We made our way back to Breite Strasse through what seemed a village of charming allotments and community gardens, each with their individualistic summer houses and arrangements of garden gnomes. This seemed like an area we (and the cats!) could definitely warm to.
Unfortunately, whilst in Pankow I got a call on my mobile from Halifax. The sale on our house has fallen through! This is bad news, but we don't let it stop us continuing our exploration of Berlin's housing market.
To the North East of Pankow (but still in the same Bezirk of Pankow) we came by S-Bahn and bus to Karow. We had seen on the internet an interesting house for sale here, but hadn't manage to arrange a visit with an estate agent (Immobilienmakler). We'd also seen another house, that had then been sold, and new-build opportunities on the edge of the area. Definitely woth checking out.
Karow is on the edge of Berlin (just short of the end of zone B on the public transport network), and abuts onto countryside. How much longer that will last with new buildings going up all the time is a matter of conjecture, but for the moment there are vistas of rolling rape-flower fields, trees, and open spaces.
We saw the house that had sold, and it was a missed opportunity. It even had a vets a few doorways along, so not so far to take the cats! The house we hadn't managed to get a look round certainly looked promising; fairly large and with an impressive Grundstücksgrösse (total property size including garden), enough to build another house on in fact. On the down-side, it was rather close to a main railway line, and it did seem a bit remote down a rough road.
Travelling by bus into the heart of Karow, there was a lot of evidence of DDR social housing blocks of apartments being renovated. It did seem a bit remote from Berlin, but there looked like lots of opportunity for new build housing.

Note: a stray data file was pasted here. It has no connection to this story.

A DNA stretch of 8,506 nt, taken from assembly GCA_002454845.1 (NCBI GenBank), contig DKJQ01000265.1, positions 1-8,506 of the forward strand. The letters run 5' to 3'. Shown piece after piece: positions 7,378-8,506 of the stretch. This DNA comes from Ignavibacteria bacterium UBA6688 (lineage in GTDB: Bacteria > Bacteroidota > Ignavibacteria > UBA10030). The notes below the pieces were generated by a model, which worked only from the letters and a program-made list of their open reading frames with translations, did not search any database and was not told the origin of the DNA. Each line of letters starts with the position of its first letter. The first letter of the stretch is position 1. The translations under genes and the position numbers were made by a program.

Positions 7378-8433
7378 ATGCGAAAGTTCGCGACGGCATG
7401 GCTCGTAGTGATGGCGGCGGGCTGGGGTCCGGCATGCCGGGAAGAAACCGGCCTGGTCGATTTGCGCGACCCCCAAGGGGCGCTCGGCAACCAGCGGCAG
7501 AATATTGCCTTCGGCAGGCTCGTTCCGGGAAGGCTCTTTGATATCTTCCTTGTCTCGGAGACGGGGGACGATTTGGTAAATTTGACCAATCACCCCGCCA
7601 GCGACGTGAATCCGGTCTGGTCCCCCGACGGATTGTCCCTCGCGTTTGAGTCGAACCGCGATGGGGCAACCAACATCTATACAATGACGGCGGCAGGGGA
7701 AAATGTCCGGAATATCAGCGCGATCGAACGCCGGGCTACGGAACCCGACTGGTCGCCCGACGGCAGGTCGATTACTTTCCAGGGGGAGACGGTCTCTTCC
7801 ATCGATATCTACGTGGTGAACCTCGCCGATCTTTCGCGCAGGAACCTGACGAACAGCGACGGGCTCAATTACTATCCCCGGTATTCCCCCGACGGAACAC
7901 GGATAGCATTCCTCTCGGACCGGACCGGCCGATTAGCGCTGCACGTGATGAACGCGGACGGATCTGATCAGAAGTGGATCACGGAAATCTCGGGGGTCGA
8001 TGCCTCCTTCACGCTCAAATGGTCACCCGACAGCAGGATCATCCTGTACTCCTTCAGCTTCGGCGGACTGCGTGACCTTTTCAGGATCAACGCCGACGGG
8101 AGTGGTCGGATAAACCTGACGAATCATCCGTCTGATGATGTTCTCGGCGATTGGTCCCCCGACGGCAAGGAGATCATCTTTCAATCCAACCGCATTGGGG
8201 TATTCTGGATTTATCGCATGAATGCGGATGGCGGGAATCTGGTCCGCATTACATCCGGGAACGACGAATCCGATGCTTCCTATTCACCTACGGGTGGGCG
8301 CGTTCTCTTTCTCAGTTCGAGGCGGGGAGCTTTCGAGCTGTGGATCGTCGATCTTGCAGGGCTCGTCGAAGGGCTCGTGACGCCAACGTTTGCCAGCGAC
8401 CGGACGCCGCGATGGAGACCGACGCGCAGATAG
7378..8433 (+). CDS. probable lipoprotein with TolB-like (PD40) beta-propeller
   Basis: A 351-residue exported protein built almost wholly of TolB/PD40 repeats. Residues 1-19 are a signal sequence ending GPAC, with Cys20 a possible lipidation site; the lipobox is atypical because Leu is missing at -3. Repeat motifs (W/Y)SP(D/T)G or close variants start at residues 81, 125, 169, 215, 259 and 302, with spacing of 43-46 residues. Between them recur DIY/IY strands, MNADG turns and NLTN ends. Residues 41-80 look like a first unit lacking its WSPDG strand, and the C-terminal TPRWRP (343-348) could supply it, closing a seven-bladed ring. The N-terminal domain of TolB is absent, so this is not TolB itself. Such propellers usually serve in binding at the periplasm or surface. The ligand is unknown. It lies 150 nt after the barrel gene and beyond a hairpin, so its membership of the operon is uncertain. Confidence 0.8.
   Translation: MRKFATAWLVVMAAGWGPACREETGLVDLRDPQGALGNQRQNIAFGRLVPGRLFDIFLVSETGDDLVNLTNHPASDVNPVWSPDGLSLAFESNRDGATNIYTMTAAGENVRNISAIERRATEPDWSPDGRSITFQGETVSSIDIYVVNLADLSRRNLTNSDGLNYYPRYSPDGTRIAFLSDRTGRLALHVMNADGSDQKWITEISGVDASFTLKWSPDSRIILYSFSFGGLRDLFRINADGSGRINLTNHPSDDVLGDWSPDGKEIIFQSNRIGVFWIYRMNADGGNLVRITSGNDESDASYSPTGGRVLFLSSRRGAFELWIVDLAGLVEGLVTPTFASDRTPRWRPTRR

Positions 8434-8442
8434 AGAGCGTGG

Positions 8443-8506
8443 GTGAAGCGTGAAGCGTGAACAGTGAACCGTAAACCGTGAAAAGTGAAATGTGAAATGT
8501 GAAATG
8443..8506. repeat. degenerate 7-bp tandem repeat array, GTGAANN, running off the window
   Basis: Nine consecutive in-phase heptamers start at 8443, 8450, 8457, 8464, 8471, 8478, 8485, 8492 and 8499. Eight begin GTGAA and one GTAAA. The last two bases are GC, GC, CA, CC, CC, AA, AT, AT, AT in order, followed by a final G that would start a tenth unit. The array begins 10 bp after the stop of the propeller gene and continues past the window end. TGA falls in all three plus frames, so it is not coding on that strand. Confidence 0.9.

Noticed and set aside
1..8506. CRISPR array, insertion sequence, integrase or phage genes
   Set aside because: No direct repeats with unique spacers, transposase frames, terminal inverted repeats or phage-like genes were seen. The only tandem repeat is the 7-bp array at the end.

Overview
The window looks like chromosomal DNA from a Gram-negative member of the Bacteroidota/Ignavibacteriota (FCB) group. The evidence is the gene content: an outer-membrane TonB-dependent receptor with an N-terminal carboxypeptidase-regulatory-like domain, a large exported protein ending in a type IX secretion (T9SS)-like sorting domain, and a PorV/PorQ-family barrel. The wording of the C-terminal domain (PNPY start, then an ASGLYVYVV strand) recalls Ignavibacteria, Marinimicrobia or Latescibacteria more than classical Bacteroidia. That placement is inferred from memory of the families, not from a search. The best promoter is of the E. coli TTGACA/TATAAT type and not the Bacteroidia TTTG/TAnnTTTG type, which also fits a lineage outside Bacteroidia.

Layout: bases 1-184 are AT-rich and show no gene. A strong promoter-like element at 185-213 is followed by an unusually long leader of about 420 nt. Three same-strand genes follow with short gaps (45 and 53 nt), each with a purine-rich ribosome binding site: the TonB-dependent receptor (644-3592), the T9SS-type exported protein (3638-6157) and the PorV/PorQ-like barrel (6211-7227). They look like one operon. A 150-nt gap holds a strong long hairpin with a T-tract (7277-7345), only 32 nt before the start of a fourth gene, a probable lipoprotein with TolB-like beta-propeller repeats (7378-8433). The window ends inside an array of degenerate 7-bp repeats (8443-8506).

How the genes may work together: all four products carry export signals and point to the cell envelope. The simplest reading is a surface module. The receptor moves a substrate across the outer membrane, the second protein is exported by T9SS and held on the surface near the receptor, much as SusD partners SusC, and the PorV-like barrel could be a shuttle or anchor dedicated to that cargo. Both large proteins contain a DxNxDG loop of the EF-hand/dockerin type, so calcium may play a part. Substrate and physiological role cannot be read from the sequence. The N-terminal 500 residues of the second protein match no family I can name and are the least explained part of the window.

Back to the centre of Berlin for lunch, which for me was a large dish of spargel (asparagus) near the Zoo Bahnhoff. Unfortunately I had assumed that spargel in a bechamel sauce would be vegetarian, but for some reason it also had strips of parma ham which I delicately excised from the dish before eating. This is the spargel season here in germany, but it is always the forced, white asparagus. I can't see what the attraction is; British green asparagus seems to have a lot more taste to me, and white asparagus has the consistency of stringy over-boiled leeks. Still, when in Rome . . . oh hang on, that's where we were supposed to be this week, but sitting amidst the buzz of Berlin I cannot complain.
Any visitor to Berlin could not be unaware that a cute polar bear called Knut has been born to Berlin Zoo. There are even postcards of giant Knut's curling around the Brandenburg Gate! So, we had to visit the Zoo and see the little chappy. Unfortunately, we missed the end of his twice-daily audience with the visitors by a matter of minutes. No worries; Berlin zoo is one of the largest and best in Europe, and I did manage to photo Knut's family instead:
No visit to Germany is complete without visiting a Biergarten, and the Pratergarten in Prenzlauer Berg is the first (begun in 1837) and possibly the best. I believe it is also where Rammstein Herman Munster look-alike (boy, am I going to get my ass whipped for this!) Till Lindemann had his fortieth birthday party, so pretty damn famous then.
So that's where we ended up this evening, particularly enjoying the Prater Schwarzbier.
Wednesday, 23 May 2007
A change of plan, and we found ourselves today flying from Luton for Berlin-Schönefeld airport.
We arrived in Berlin late afternoon and made our way to our friend Debbie's apartment near Greifswalder Strasse. Select to view a dynamic map of the area.
We were delighted to discover that Debbie had a couple of other guests; two of the most adorable kittens you've ever seen! Here is a photo of them helping me to unpack!
And here is one of the kittens on her own.
Wednesday, 9 May 2007
No, one of the German places we are studying on the Open University course L130 is Leipzig, and I'm going to use information about it to practice using the passive.
The passive voice is when the subject of the verb experiences the action rather than performs it. He was seen, rather than Somebody saw him.
The passive imperfect is formed by using the appropriate tense of the verb werden (to become) with the past participle, which goes at the end of the clause.